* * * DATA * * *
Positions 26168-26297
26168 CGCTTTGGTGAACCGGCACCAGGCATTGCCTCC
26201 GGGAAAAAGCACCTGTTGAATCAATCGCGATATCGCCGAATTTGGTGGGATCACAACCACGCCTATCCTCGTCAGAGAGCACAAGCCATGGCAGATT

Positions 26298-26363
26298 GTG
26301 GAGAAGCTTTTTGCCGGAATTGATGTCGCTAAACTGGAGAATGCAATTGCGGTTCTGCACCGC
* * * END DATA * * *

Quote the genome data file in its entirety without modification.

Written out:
Positions 26168-26297
26168 CGCTTTGGTGAACCGGCACCAGGCATTGCCTCC
26201 GGGAAAAAGCACCTGTTGAATCAATCGCGATATCGCCGAATTTGGTGGGATCACAACCACGCCTATCCTCGTCAGAGAGCACAAGCCATGGCAGATT

Positions 26298-26363
26298 GTG
26301 GAGAAGCTTTTTGCCGGAATTGATGTCGCTAAACTGGAGAATGCAATTGCGGTTCTGCACCGC